6) Line a serving basket with a nice clean cloth and place the scones in the basket and fold the cloth over the scones.
7) Serve with a good cup of tea using your china tea service, no mugs please, and with leatherwood honey instead of jam and thick local cream. You could also use fruit stewed in butter instead of the honey (see the recipe for

From the book Sugar Free Cooking in Sue’s Vegetarian Kitchen


For Better or for Worse – Being a Writer

Please tell us about the latest of your highly sucessful Jack Hamma books: Miss Marple Struts Her Stuff is the latest of the successful Jack Hamma books it is a relentless and, dare I say it, humorous thriller where every move is a false start and every clue is a red herring. Private eye, Jack Hamma, faces the Hong Kong Mafia, better known as the Triad, and gets mixed up in a deadly turf war where knives and cleavers are the order of the day. Engaged to protect a beautiful Chinese girl, February Ling, daughter of the Triad Dragon Master, Jack fouls up big time, can he pull everything together and sort out the mystery or will the Triad’s infighting see the end of our indomitable hero.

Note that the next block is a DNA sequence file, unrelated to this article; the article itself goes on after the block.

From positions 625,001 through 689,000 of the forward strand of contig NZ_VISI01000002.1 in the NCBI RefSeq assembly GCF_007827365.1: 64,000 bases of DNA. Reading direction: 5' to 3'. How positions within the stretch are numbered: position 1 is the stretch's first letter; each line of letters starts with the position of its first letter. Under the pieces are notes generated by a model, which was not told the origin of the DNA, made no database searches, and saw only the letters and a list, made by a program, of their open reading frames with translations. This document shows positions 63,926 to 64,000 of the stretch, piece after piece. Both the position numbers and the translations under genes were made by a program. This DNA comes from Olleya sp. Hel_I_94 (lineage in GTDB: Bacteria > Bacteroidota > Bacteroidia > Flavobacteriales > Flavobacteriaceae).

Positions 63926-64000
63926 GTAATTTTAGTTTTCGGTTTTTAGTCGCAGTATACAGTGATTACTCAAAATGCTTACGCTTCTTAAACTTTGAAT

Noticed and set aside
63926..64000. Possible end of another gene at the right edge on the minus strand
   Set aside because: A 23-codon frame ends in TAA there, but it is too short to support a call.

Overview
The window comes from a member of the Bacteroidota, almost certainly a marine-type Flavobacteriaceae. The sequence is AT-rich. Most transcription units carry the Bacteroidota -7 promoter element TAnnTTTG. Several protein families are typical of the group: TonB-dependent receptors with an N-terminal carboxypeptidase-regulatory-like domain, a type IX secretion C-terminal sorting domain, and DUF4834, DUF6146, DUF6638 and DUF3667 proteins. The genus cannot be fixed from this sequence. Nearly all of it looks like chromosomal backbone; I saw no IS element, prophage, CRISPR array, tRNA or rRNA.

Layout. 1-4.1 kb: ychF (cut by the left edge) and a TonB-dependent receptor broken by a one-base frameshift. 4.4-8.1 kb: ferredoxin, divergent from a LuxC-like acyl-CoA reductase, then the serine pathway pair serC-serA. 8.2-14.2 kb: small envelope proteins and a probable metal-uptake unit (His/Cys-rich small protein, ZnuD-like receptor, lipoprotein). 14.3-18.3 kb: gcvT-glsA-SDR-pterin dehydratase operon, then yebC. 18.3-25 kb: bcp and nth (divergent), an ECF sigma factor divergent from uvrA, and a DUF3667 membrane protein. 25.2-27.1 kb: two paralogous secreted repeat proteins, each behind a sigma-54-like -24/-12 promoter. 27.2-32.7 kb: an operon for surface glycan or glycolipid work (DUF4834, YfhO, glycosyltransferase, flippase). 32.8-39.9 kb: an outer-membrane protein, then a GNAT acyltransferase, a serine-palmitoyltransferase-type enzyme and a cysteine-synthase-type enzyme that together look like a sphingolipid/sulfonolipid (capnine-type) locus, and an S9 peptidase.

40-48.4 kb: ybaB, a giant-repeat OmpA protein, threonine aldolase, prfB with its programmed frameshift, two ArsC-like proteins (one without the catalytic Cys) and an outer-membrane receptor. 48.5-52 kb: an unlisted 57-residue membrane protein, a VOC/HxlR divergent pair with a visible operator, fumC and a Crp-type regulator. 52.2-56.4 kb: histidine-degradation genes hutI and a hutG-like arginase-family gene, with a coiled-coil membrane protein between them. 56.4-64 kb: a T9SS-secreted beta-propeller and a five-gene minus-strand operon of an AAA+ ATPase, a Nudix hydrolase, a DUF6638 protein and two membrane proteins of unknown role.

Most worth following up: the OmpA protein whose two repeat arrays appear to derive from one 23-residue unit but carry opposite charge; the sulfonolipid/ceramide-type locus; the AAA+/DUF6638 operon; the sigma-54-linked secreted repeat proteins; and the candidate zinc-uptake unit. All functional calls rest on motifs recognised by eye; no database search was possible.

So what I and your readers would like to know is when did you decide to become a writer? I have always written. As a small boy, who couldn’t read or write, I used to write pirate stories. These stories happened in my head and as I didn’t know words or how to write them I used to make up words by combining letters, any letters from the alphabet or I’d go to books and take words and copy them out. The teachers would have found my stories strange to say the least, if I read them now they would seem surreal.